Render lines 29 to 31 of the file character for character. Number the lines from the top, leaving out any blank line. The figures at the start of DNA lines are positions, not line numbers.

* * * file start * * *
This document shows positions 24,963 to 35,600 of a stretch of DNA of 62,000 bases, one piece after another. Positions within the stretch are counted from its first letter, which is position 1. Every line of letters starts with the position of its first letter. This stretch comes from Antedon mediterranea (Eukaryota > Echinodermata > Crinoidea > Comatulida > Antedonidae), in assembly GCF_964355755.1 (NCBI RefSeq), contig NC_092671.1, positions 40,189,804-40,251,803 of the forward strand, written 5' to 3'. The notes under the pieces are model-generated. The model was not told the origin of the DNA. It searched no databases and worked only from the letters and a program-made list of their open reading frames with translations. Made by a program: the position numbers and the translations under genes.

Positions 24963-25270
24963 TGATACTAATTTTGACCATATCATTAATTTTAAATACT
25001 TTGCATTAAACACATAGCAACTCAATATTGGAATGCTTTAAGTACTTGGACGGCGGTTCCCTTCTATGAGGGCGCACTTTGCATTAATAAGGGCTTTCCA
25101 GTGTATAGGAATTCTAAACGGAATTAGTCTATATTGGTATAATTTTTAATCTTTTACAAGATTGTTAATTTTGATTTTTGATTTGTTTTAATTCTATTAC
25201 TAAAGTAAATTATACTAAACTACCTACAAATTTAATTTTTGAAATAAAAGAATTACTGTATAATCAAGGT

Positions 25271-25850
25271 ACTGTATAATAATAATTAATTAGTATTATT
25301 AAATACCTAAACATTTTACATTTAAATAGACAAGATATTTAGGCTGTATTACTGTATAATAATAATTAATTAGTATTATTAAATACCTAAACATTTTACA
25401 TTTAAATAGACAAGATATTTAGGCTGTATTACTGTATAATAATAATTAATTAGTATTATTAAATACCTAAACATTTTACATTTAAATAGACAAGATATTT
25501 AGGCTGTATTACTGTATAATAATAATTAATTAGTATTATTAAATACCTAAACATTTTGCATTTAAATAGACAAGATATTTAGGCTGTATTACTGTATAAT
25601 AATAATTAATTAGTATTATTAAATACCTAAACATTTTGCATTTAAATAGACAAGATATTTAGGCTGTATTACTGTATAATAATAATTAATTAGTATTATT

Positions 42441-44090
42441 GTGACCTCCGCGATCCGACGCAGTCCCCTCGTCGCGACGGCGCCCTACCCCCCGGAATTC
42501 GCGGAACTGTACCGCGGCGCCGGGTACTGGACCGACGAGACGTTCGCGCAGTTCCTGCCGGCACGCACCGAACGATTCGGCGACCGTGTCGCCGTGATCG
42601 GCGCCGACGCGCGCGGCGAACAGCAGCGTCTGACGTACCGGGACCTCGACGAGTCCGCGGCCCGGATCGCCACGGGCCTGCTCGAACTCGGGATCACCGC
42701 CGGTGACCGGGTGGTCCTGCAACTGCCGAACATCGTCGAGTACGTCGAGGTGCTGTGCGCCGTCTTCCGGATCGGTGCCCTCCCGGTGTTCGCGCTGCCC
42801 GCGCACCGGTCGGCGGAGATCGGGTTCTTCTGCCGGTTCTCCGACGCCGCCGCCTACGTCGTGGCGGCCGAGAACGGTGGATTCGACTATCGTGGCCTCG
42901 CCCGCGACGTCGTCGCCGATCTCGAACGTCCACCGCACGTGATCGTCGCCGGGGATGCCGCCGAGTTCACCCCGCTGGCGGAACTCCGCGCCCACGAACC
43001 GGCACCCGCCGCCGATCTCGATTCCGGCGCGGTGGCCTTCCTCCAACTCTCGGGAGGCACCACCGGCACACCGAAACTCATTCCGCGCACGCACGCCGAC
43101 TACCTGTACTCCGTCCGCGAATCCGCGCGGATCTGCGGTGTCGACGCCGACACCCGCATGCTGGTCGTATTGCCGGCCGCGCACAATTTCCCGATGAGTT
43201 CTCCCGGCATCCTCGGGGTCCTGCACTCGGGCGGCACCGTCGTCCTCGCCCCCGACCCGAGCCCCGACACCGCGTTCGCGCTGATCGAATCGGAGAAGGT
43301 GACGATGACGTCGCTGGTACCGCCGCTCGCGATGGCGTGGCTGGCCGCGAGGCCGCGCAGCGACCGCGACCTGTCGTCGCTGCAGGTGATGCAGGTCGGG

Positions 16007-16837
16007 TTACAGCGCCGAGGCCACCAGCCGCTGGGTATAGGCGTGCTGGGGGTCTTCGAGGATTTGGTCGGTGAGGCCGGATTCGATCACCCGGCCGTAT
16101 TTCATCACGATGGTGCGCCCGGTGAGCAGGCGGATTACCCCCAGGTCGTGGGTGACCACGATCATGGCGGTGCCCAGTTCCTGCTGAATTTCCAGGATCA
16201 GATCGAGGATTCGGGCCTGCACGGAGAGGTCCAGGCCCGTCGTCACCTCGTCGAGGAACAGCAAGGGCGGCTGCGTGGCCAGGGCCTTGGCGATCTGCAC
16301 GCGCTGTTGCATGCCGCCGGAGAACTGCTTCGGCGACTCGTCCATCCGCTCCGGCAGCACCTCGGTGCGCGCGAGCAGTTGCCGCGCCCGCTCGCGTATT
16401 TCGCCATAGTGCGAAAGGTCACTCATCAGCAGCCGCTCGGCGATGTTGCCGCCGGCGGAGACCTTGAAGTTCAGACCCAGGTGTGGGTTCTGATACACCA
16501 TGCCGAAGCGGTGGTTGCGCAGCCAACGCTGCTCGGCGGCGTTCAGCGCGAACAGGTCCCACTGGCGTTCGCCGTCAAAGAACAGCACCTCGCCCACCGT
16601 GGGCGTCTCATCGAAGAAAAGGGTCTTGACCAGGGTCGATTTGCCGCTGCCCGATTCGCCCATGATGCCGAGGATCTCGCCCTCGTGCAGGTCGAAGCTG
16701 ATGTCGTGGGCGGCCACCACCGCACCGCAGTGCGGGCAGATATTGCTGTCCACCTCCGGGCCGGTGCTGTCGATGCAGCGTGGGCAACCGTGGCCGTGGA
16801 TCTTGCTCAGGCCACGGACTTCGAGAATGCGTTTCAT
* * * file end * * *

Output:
16401 TCGCCATAGTGCGAAAGGTCACTCATCAGCAGCCGCTCGGCGATGTTGCCGCCGGCGGAGACCTTGAAGTTCAGACCCAGGTGTGGGTTCTGATACACCA
16501 TGCCGAAGCGGTGGTTGCGCAGCCAACGCTGCTCGGCGGCGTTCAGCGCGAACAGGTCCCACTGGCGTTCGCCGTCAAAGAACAGCACCTCGCCCACCGT
16601 GGGCGTCTCATCGAAGAAAAGGGTCTTGACCAGGGTCGATTTGCCGCTGCCCGATTCGCCCATGATGCCGAGGATCTCGCCCTCGTGCAGGTCGAAGCTG